Exclusions – Can Not Use Efile

You cannot use EFILE Online or EFILE Online Plus to file an amended return or a return for any year except the 2011 tax year. In addition, you cannot file a return electronically in any of the following situations:
1. The taxpayer is a deemed resident (not subject to provincial or territorial tax).
2. The taxpayer died prior to the current tax year. Early filed and Elective deceased returns also remain as exclusions.
3. The taxpayer’s social insurance number begins with “0.”
4. The taxpayer is coded bankrupt according to Canada Revenue Agency’s records and is filing an in-bankruptcy or post-bankruptcy return. Only pre-bankruptcy returns are accepted through EFILE.
5. The taxpayer is an immigrant, an emigrant, or a non-resident.
6. The taxpayer’s address is outside Canada.
7. The taxpayer is subject to provincial/territorial income tax in more than one jurisdiction.
8. The taxpayer is reporting:
o Canadian source income from Lloyds of London;
o employment income earned from an International Organization;
o lump-sum pension income accrued to December 31, 1971;
o income or a loss from self-employment or rental operations for which more than six sets of financial statements are prepared;
o an Ontario, Saskatchewan, British Columbia, or Yukon Qualifying Environmental Trust Tax Credit (may also be referred to as Mining Reclamation Trust Tax Credit);
o a statement of qualifying retroactive lump-sum payment (T1198);
o a Nova Scotia research and development tax credit recapture; or,
o foreign business income (e.g. Box 24 of a T3 slip).
9. The taxpayer is electing to defer tax on a distribution of spin-off shares by foreign corporations.
10. The taxpayer is claiming:
o less than the maximum federal foreign tax credit;
o foreign taxes paid to more than one country, or is claiming business foreign tax credit(s);
o a deduction for scientific research and experimental development expenses;
o an overseas employment tax credit (T626);
o an Alberta stock savings plan tax credit (T89);
o a Saskatchewan royalty tax rebate (T82);
o a disability amount for themselves or for their spouse or common-law partner and there is no Form T2201, Disability Tax Credit Certificate, on record, or a new Form T2201 is required;
o a disability amount for a dependant other than their spouse or common-law partner and there is a first time claim, or a new Form T2201 is required, or the claim is for more than 10 dependants
11. The taxpayer is reporting farming income with the AgriStability and AgriInvest application that involves:
o farming income from a partnership reported on a T5013 slip or a partnership that includes a corporate partner;
o a Canadian Indian reporting self-employed income that is “tax-exempt income”
o more than 10 occurrences for either crop and livestock inventory on EFILE Online returns (SFD type 9 only);
o more than 50 occurrences for either crop and livestock inventory on EFILE Online Plus returns (SFD type 9 only).

Tax Deductable Moving Expenses

With only a month left in the tax season, many people are still trying to figure out all of their possible deductions.  One often overlooked deductable expense is relocating for working purposes.  Today we are going to have a look at some of the rules involved with moving expenses.  The information in this posting comes from the CGA 2011-2012 Personal Tax Planning Guide.

Taxpayers may claim eligible moving expenses to change residences within Canada, provided the move brings them at least 40 kilometres closer (e.g., using the shortest normal route) to a new or existing job, business location in Canada, or post-secondary institution at which they enter full-time attendance.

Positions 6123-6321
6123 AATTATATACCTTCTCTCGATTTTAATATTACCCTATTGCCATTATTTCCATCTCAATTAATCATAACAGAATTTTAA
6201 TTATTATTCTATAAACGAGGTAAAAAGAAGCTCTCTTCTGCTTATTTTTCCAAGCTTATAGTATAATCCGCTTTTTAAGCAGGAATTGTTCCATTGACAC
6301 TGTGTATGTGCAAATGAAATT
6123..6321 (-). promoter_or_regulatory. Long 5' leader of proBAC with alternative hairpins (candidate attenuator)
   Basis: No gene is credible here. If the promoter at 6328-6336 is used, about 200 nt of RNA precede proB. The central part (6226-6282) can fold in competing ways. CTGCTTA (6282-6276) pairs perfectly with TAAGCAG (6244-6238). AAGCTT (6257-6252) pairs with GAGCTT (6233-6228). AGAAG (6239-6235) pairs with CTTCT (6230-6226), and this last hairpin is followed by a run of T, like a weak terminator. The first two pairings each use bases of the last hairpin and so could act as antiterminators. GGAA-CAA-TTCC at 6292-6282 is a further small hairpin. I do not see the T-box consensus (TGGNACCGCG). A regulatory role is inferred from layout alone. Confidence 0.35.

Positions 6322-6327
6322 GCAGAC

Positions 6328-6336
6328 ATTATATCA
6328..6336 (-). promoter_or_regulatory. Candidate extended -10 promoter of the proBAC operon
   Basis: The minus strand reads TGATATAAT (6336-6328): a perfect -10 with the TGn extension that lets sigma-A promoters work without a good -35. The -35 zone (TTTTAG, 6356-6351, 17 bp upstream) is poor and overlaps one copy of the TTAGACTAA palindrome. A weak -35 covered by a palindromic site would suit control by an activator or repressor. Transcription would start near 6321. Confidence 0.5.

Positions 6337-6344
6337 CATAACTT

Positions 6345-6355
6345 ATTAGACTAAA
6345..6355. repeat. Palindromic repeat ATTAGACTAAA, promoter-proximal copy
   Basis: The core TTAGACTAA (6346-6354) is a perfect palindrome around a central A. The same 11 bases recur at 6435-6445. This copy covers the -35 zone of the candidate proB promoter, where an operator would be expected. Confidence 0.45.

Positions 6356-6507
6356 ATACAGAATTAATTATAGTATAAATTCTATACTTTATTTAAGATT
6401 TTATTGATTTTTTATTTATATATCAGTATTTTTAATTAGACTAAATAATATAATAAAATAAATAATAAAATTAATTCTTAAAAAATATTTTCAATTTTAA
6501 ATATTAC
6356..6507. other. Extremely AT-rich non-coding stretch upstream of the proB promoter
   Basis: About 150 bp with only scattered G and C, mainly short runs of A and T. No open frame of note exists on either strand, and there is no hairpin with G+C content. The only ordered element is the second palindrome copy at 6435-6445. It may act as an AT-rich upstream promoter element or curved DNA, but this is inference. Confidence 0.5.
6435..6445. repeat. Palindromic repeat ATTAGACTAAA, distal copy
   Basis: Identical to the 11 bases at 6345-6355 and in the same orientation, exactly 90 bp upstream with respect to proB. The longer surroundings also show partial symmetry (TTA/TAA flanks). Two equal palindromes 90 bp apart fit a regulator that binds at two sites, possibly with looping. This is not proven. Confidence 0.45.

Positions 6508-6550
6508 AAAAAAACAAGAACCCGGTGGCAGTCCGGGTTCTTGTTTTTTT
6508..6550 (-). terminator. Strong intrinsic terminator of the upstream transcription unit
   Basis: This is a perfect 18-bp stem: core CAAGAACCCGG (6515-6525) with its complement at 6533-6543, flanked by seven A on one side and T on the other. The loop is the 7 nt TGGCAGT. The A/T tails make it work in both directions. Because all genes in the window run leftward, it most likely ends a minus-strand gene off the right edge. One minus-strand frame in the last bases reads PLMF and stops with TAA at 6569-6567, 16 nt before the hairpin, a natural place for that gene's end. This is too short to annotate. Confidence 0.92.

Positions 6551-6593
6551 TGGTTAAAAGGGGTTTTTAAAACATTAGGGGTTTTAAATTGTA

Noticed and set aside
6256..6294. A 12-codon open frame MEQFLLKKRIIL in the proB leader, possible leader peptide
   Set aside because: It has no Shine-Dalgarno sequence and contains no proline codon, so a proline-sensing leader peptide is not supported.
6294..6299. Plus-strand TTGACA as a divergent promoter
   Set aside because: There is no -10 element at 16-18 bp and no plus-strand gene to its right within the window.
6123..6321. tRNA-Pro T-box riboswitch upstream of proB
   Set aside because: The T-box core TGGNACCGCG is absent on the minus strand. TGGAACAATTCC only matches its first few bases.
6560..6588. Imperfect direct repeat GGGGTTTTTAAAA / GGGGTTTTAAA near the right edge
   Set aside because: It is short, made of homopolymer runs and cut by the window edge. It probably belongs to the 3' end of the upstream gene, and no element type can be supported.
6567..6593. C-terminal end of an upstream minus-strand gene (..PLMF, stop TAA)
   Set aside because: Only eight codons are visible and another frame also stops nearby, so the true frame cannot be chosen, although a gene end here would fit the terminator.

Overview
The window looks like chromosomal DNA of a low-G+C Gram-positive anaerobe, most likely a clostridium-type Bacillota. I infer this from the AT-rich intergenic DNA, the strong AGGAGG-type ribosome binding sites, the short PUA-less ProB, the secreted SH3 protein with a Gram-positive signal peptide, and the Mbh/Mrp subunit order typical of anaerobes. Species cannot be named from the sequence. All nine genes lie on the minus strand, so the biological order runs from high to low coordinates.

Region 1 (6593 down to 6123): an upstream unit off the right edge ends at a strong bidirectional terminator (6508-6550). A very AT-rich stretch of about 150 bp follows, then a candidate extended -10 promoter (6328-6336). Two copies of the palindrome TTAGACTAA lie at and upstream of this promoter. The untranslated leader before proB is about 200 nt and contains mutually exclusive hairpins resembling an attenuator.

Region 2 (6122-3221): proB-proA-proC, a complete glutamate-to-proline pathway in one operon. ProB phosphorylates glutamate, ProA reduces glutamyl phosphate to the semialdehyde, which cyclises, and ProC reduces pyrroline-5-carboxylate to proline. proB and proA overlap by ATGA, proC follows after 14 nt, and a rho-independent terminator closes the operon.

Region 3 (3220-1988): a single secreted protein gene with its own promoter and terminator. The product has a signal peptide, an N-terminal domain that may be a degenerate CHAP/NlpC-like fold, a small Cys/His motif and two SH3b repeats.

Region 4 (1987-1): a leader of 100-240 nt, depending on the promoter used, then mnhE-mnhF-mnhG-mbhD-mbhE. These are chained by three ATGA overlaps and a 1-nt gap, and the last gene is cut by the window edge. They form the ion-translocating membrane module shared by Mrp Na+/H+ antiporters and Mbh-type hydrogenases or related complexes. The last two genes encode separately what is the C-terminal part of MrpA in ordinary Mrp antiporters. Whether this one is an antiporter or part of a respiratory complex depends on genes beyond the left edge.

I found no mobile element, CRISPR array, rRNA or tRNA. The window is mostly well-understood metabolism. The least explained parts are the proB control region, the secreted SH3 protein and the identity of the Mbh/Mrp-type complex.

The claim amount is limited to income from the new business or employment, or prizes and research grants, either in the year of the move or the following year. For individuals who are reimbursed in whole or in part, the full amount of the moving expense can only be claimed as a deduction if the reimbursement amount is also included in calculating income.

Students who were in full-time attendance at a post-secondary educational institution in Canada and who move at least 40 kilometres within Canada for employment purposes may also claim moving expenses against income earned from a full- or part-time job (including a summer job) the year the move took place or the following year. This also applies the year after graduation.

Eligible moving expenses include such items as:

• Travel costs, including reasonable amounts for meals and accommodation to move the individual and members of the household.

• Costs for up to 15 days of temporary board and lodging near either residence.

• Transportation and storage costs for household effects.

• The cost of connecting or disconnecting utilities as a result of the move.

• The cost of cancelling a lease and reasonable costs related to selling the old residence, including real estate commissions and advertising.

• Legal fees.

• Taxes, fees or duties (excluding the GST/HST) upon registration of title to the new residence only if a former residence has been sold.

• Costs to revise legal documents to reflect the new address, including replacement of drivers’ licences and non-commercial vehicle permits.

Additional related expenses with respect to maintaining a vacant former residence, such as mortgage interest, property taxes, insurance premiums, maintenance of heat, power and utility connections, are also deductible. These deductible amounts are limited to the lesser of actual costs involved in maintaining the former premises, or $5,000. These costs are deductible so long as reasonable efforts are made to sell the old residence.

You do not necessarily need to have a job at your new location to become eligible to deduct moving expenses against earned income when you eventually find and begin work within a reasonable period of time. An example of this could be where a taxpayer moves from one geographic location to another in Canada where employment opportunities are better.